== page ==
The Argument Of Abortion On Abortion

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The argument of abortion is largely circumstanced around whether or not a fetus should be considered as a human person and, if indeed it is, when exactly in the stages of development can a person agree with the aforementioned statement. Most pro-life supporters firmly believe that a fetus is a human at the instance of conception and use this as a sole basis to argue that abortion is therefore immoral. Judith Jarvis Thomson is not convinced that this basis is a sufficient defense and approaches the argument by modifying a generic view on abortion. In the article, "A Defense of Abortion," Thomson makes the assumption that a fetus is, in fact, a human person upon conception and has a right to life. She then claims that even if this notion is …show more content…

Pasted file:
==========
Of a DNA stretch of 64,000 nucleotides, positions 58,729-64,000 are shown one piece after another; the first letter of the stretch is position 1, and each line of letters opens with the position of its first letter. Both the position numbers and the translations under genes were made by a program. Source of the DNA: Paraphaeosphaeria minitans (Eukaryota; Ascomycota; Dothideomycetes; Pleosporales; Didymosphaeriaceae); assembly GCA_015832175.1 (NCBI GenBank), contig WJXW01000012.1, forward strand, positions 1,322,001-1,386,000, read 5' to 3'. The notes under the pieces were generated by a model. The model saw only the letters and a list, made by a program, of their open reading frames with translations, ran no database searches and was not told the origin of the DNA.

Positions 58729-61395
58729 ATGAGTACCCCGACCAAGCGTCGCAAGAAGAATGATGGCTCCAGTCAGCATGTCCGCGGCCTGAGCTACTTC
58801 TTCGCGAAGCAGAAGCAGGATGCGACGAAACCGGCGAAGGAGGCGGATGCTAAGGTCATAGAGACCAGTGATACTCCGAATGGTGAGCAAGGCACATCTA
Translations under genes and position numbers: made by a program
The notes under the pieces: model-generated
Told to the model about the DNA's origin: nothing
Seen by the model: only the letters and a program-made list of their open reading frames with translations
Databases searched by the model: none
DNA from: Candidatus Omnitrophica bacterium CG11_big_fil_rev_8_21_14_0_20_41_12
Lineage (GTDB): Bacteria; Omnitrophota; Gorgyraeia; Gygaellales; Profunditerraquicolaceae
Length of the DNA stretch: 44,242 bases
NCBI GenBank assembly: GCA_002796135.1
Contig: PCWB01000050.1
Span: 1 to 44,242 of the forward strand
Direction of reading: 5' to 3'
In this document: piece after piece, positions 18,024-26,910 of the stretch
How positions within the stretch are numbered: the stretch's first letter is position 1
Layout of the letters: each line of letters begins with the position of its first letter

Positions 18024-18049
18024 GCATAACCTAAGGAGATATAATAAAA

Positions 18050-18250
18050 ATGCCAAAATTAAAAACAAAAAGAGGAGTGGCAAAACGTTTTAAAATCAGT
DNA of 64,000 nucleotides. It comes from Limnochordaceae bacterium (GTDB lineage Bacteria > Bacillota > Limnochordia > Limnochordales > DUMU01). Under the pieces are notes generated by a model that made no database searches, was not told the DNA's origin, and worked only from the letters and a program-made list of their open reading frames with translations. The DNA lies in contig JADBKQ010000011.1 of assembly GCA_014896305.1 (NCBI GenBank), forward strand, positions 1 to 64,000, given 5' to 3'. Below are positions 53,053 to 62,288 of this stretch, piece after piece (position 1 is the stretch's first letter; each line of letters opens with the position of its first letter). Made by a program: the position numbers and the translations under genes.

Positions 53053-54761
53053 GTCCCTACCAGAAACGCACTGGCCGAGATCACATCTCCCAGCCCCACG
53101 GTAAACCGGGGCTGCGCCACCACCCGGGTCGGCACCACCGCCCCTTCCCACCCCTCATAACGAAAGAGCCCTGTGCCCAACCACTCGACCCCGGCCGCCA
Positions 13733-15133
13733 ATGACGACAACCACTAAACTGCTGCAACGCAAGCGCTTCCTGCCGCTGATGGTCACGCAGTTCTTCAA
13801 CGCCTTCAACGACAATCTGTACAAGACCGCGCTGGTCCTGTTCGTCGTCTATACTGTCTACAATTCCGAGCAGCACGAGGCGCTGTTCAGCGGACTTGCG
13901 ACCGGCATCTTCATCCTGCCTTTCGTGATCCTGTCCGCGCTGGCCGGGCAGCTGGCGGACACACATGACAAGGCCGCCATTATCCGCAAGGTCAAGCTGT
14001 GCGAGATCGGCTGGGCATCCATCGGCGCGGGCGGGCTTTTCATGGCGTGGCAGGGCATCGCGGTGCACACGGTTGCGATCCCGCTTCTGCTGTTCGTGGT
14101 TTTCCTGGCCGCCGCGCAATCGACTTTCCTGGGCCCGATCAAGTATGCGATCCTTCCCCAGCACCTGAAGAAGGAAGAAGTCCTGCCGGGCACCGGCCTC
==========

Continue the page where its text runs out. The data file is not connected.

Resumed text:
Thomson uses a number of analogical cases besides the ill violinist to support her argument. John Noonan criticizes the analogical reasoning of Thomson by saying that the circumstances she creates to duplicate the facets of abortion are not similar in their relevant moral aspects. In his article, "How To Argue About Abortion," Noonan claims that using a moral response in one situation (sick violinist) to reach a moral conclusion in a different situation (abortion) on the plane that there is an analogy between the two situations is unreliable because the cases are always different in some respects. Reaching down to moral conclusions in one situation would be inherently different to a moral conclusion reached from another situation. In Thomson 's case, the analogy is too weak to be used as justification for her argument. For one, the subject in the violinist case was kidnapped. This spontaneous kidnapping is a radical occurrence and therefore does not equate to an unforeseen pregnancy. Also, the subject in the violinist case must be directly hooked to the violinist. This inconvenience cannot be compared to the inconvenience that a pregnant woman experiences while pregnant, since a pregnant woman is still mobile and capable of everyday tasks. These inconsistencies make the moral standings in the case of the sick violinist irrelevant to the case involving pregnancy and abortion. To further his refutation,

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